We got up early (5:45) and got to the park by 6:30. There were a plethora of animals, including all we had seen yesterday, as well as elephants in larger family groups, giraffes, gazelles and hyenas scaring all they came near.
We got close to the cape buffalo herds, as scary as they looked. We drove by one old male who was wallowing in a mud puddle close to the road trying to get enough mud on himself to keep the flies off.
An hippopotamus made its way across our view at one point, going from one watering hole to another presumably looking for better forage. The wildebeest wandered all around us, and at one point there were a group of four lopping across the savannah headed toward an elephant male standing on his own.
We did see a couple of lone baboons lopping across the savannah close to us.
More birds showed up as well, even an example of one of the largest eagles, the largest of the flight-able birds, as well as an ostrich off in the distance.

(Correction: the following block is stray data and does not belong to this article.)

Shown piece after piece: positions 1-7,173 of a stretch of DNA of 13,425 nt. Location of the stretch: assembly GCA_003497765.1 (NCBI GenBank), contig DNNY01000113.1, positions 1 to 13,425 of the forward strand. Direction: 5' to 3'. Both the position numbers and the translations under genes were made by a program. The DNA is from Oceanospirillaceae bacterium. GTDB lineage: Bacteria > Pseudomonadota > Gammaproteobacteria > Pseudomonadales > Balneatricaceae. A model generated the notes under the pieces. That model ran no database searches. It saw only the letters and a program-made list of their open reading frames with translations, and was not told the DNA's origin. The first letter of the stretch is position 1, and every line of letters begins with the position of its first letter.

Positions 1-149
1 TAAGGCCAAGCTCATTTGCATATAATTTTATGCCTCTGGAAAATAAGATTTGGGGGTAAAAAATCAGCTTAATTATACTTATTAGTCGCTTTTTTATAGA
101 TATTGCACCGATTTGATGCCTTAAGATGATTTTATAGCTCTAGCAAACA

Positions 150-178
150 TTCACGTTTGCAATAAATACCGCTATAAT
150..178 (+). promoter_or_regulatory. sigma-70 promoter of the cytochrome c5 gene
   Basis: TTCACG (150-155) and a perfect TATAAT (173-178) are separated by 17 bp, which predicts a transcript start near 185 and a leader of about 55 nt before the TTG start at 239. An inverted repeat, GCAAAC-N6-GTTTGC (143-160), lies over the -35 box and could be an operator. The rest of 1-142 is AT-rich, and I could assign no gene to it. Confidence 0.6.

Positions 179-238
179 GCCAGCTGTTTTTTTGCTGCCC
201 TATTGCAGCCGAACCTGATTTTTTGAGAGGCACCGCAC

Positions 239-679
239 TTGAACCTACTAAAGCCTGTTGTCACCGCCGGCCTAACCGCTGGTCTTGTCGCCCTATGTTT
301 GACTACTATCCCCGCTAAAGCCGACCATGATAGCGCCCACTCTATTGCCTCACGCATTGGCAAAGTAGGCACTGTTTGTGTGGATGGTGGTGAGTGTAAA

We learned a lot about eastern Africa from our guide Philip Keter. He was joined after his talk by a Masai tribesman dressed in the traditional costume, and the two took us around the perimeter of the hotel compound and showed us some of the bones kept near the signs, and some of the plant life that grew within its confines.
The Masai groups traditional occupation is livestock, which now means cattle, sheep, and goats. As we travelled in the park, we saw a large such herd that had permission to forage in the park, overseen by younger boys who were off from school as the result of a teachers’ strike.
Tomorrow promises to enable us to see even more animals!